Agency Seeks To Minimize Risks Of Radon Gas
UN HEALTH AGENCY SEEKS TO MINIMIZE RISKS OF CANCER-CAUSING RADON GAS
New York, Jun 22 2005 11:00AM
In an effort to reduce the rate of lung cancer worldwide, the United Nations health agency is launching an international project to help countries reduce the risks of radon, a natural radioactive gas that emanates from the ground into the air and is the second leading cause of the disease after tobacco.
“Radon poses an easily reducible health risk to populations all over the world, but has not up to now received widespread attention,” the coordinator of the World Health Organization (WHO) Radiation and Environmental Health Unit, Mike Repacholi, said in announcing the initiative in Geneva.
“Radon is all around us. Radon in our homes is the main source of exposure to ionizing radiation, and accounts for 50 per cent of the public's exposure to naturally-occurring sources of radiation in many countries,” he added.
The International Radon Project will identify effective strategies for reducing the health impact of the colourless, odourless and tasteless gas, promote sound policy options for countries and increase awareness of the consequences of exposure, setting up a global network of radon scientists, regulators and policy makers.
Radon in the air is present worldwide, its concentration depending on the highly variable uranium content of the soil. It is the second most important risk factor for lung cancer, causing between 6 and 15 per cent of all cases. Yet, there is little public awareness of radon as a threat to human health, which can be mitigated with relatively simple steps.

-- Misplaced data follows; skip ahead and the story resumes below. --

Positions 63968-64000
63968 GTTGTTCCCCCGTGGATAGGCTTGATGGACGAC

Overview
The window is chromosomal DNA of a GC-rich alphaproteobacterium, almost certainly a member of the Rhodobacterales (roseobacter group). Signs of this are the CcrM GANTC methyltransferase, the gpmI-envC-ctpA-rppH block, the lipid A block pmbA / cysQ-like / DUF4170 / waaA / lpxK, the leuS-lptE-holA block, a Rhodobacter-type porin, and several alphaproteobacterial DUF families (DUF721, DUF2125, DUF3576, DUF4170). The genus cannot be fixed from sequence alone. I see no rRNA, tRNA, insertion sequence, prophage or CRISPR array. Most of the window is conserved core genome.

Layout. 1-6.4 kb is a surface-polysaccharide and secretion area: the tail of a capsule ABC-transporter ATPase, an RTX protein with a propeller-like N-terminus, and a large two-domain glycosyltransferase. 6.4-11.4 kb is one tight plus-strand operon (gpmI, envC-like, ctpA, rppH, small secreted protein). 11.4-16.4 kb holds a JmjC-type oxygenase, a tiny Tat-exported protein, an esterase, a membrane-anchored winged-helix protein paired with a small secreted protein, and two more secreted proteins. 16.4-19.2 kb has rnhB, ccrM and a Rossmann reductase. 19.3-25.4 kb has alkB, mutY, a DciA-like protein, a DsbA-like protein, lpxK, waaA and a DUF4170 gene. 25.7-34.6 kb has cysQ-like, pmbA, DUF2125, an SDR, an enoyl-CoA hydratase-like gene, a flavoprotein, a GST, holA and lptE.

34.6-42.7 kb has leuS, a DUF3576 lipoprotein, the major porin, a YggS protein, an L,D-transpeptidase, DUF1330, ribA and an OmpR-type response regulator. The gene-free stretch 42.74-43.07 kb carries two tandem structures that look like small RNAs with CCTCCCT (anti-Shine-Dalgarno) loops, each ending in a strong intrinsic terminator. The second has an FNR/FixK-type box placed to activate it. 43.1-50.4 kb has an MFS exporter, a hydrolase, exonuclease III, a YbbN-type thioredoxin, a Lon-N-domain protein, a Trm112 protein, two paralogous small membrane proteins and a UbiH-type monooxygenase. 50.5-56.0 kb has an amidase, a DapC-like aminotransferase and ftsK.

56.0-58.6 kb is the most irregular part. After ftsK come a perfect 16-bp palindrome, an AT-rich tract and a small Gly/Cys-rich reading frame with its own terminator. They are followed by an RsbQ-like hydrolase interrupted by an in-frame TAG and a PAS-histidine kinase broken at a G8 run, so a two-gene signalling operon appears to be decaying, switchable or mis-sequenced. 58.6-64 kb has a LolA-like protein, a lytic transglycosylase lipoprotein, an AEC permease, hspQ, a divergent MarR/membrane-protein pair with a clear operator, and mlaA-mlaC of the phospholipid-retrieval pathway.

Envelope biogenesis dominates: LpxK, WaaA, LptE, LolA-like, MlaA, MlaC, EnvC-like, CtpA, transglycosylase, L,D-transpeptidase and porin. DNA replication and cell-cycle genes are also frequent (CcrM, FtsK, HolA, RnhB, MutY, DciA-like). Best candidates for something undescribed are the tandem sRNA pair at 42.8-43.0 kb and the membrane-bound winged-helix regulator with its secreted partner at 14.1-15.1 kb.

Although average exposure varies enormously, recent studies have shown that, when exposed to a concentration of 100 Bq (Becquerels)/m3, a non-smoker's risk of lung cancer by age 75 years increases by 1 in a 1,000 compared to non-exposed persons. Among those who smoke and are exposed to the same radon concentration, the risk of lung cancer is about 25 times greater.
On a global level, tens of thousands of lung cancer deaths annually can be attributed to radon. Most of those cases occur among smokers. For the average citizen, by far the greatest exposure to radon comes in the home, where concentration levels are higher than outdoors.
Exposure can be easily mitigated during construction of new homes, but existing buildings can also be protected. Most measures such as increasing under-floor ventilation and sealing cracks and gaps in the floor require simple alterations.
Radon is produced from radium in the decay chain of uranium, an element found in varying amounts in all rocks and soil. It escapes easily from the ground into the air and emits heavily ionizing radiation called alpha particles. These particles are electrically charged and attach to aerosols, dust and other particles in the air we breathe. As a result, radon progeny may be deposited on the cells lining the airways where the alpha particles can damage the DNA and potentially cause lung cancer.